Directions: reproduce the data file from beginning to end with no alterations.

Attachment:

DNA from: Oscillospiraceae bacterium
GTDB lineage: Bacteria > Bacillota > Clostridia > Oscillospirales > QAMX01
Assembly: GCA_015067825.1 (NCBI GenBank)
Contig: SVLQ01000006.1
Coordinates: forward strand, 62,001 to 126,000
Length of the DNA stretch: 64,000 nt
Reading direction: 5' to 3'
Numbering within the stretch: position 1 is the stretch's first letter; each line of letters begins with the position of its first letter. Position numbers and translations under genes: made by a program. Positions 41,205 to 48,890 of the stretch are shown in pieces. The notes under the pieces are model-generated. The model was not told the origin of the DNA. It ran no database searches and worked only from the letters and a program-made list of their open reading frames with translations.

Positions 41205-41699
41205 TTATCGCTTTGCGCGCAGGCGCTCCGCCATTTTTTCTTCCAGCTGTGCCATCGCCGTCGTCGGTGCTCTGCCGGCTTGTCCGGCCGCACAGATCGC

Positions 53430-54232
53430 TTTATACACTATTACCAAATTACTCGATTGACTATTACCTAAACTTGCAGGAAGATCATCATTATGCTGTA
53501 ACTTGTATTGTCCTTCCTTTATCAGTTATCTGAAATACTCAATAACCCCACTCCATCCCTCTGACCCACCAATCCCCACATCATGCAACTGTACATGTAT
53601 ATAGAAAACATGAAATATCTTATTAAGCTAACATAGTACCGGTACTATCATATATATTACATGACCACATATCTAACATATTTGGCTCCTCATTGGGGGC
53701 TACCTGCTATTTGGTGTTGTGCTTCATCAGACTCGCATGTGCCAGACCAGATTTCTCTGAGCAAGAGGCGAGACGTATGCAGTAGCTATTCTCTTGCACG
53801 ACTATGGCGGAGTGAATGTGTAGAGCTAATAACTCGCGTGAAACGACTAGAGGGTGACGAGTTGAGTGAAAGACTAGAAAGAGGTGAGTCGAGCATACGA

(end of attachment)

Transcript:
DNA from: Oscillospiraceae bacterium
GTDB lineage: Bacteria > Bacillota > Clostridia > Oscillospirales > QAMX01
Assembly: GCA_015067825.1 (NCBI GenBank)
Contig: SVLQ01000006.1
Coordinates: forward strand, 62,001 to 126,000
Length of the DNA stretch: 64,000 nt
Reading direction: 5' to 3'
Numbering within the stretch: position 1 is the stretch's first letter; each line of letters begins with the position of its first letter. Position numbers and translations under genes: made by a program. Positions 41,205 to 48,890 of the stretch are shown in pieces. The notes under the pieces are model-generated. The model was not told the origin of the DNA. It ran no database searches and worked only from the letters and a program-made list of their open reading frames with translations.

Positions 41205-41699
41205 TTATCGCTTTGCGCGCAGGCGCTCCGCCATTTTTTCTTCCAGCTGTGCCATCGCCGTCGTCGGTGCTCTGCCGGCTTGTCCGGCCGCACAGATCGC

Positions 53430-54232
53430 TTTATACACTATTACCAAATTACTCGATTGACTATTACCTAAACTTGCAGGAAGATCATCATTATGCTGTA
53501 ACTTGTATTGTCCTTCCTTTATCAGTTATCTGAAATACTCAATAACCCCACTCCATCCCTCTGACCCACCAATCCCCACATCATGCAACTGTACATGTAT
53601 ATAGAAAACATGAAATATCTTATTAAGCTAACATAGTACCGGTACTATCATATATATTACATGACCACATATCTAACATATTTGGCTCCTCATTGGGGGC
53701 TACCTGCTATTTGGTGTTGTGCTTCATCAGACTCGCATGTGCCAGACCAGATTTCTCTGAGCAAGAGGCGAGACGTATGCAGTAGCTATTCTCTTGCACG
53801 ACTATGGCGGAGTGAATGTGTAGAGCTAATAACTCGCGTGAAACGACTAGAGGGTGACGAGTTGAGTGAAAGACTAGAAAGAGGTGAGTCGAGCATACGA